news Rumours flying around the telecommunications industry have named second-term MP and former corporate lawyer Michelle Rowland as having picked up the role of Shadow Communications Minister in Bill Shorten’s new Labor Shadow Cabinet, leaving more high-profile candidates such as Kate Lundy and Ed Husic out of the running.
Earlier this week, newly elected Opposition Leader Shorten announced Labor’s new list of politicians that would constitute its front bench, but without allocating specific portfolios. Left off that list were the two most obvious, experienced and qualified candidates to oppose Communications Minister, being Senator Kate Lundy and MP Ed Husic, both of whom have consistently demonstrated a strong interest in the portfolio over the past decade and more, as well as having recently held junior roles in it under Kevin Rudd’s short-lived pre-election administration.
Lundy has also held other roles in Opposition in the portfolio dating back to her first entrance into Federal Parliament in 1996, and has long been seen as the logical successor to Stephen Conroy to lead Labor’s efforts in the area.
On the list were other candidates with a history or interest in the portfolio, including Sharon Bird, and former deputy Prime Minister Anthony Albanese. However, this week Delimiter has been told by several sources that the politician’s circulating in the telecommunications industry is that of Michelle Rowland. The Financial Review also this morning named Rowland as the likely next Shadow Communications Minister.
Unlike Husic and Lundy, Rowland has had very little profile in the telecommunications industry or the National Broadband Network debate over the past three years since the politician first entered Parliament in 2010.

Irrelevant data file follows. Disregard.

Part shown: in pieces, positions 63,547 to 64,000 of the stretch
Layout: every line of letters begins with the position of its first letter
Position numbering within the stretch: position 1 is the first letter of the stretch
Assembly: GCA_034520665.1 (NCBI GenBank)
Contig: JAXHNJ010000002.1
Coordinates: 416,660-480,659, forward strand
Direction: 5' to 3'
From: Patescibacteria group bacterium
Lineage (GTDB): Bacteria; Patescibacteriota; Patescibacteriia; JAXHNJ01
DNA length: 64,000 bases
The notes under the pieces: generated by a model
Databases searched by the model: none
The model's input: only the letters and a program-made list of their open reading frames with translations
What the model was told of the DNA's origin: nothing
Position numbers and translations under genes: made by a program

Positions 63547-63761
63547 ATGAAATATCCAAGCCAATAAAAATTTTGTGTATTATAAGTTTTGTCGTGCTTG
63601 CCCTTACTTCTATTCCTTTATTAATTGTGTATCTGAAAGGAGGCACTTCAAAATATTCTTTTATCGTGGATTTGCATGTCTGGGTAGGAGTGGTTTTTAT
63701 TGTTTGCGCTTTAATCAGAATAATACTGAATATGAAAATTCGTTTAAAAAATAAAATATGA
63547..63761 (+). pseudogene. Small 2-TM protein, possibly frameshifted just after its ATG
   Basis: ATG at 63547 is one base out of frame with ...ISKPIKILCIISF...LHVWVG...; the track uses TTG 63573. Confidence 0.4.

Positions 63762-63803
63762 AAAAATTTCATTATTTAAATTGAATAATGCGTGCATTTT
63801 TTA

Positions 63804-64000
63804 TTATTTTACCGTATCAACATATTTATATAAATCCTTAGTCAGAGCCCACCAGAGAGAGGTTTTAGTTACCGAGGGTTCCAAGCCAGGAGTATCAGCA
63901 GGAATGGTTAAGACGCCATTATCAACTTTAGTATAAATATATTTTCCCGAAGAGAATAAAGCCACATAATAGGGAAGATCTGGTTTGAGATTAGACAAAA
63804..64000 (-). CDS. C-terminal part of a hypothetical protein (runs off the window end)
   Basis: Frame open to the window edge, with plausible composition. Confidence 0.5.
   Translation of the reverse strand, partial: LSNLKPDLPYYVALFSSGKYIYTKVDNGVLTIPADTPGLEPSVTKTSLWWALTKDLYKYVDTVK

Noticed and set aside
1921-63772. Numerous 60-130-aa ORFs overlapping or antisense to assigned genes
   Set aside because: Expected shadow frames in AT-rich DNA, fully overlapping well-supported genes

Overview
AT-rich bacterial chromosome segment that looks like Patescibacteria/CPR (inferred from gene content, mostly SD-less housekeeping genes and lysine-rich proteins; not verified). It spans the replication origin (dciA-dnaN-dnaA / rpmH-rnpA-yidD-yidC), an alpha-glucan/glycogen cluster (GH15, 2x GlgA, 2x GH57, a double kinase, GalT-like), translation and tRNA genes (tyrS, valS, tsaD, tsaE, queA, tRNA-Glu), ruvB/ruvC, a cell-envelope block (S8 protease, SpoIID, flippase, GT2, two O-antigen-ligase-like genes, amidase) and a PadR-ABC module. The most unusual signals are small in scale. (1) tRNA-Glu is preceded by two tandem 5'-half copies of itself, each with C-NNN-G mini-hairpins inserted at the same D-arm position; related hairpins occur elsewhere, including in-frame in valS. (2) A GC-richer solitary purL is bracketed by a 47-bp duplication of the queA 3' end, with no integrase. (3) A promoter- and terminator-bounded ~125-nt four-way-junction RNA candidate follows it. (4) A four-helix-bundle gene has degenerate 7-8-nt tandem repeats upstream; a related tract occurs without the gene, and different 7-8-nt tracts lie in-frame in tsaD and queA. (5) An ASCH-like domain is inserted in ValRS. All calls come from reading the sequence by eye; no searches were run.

However, the politician does have some experience with issues in the sector that will aid her if appointed to the Communications portfolio. From March 2011 through November 2011, and from August 2012 onwards, Rowland sat on the joint Parliamentary Committee into the National Broadband Network. In July this year the MP attended a launch of the NBN in Blacktown in her electorate, alongside Husic and Conroy (pictured above).
In addition, before entering Parliament, Rowland was a senior lawyer with Gilbert + Tobin, a law firm known for its speciality in intellectual property and technology law in Australia. Her website states: “Prior to her election she was a senior lawyer, specialising in competition and regulation in telecommunications, media and technology sectors.” “Rowland is very smart, very hard working, and has a communications regulation background,” wrote Technology Spectator commentator James Riley on Rowland this week.
Rowland’s other experience, however, is not as relevant to the portfolio. The politician was a director of the Western Sydney Area Health Service from 2000 to 2004 and is a former local Councillor and Deputy Mayor of Blacktown. The MP, who is 42 years of age, was born in Blacktown and raised in Seven Hills. Rowland was educated at the Our Lady of Mercy College in Parramatta, as well as at the University of Sydney.
Rowland won the seat of Greenway at the 2010 Federal Election — the seat which Ed Husic failed to win in 2004 earlier in his career, before he eventually won the neighbouring seat of Chifley in 2010. However, Rowland only won the seat on the slimmest of margins — 0.9 percent — which improved only marginally in this year’s Federal Election after the Liberal candidate, Jaymes Diaz, who was expected to win the seat, imploded on the campaign trail and was unable to name the Coalition’s plan to stop refugees from entering Australia.
If Rowland does take the post of Shadow Communications Minister, the MP will be going up against sitting Communications Minister Malcolm Turnbull, who has been campaigning on the issue of the NBN for the past three years, and against the admission by former long-term Communications Minister Stephen Conroy that the previous Labor Government bungled the NBN build by severely underestimating the difficulty of the rollout.
However, Rowland will be able to count on popular public support for Labor’s version of the NBN, demonstrated through a series of polls over the past several years, as well as a recent record-breaking number of signatures relating to the issue in a petition on Change.org. A stronger groundswell of public support for Labor on the issue has emerged following the Federal Election.
Image credit: Blacktown City Council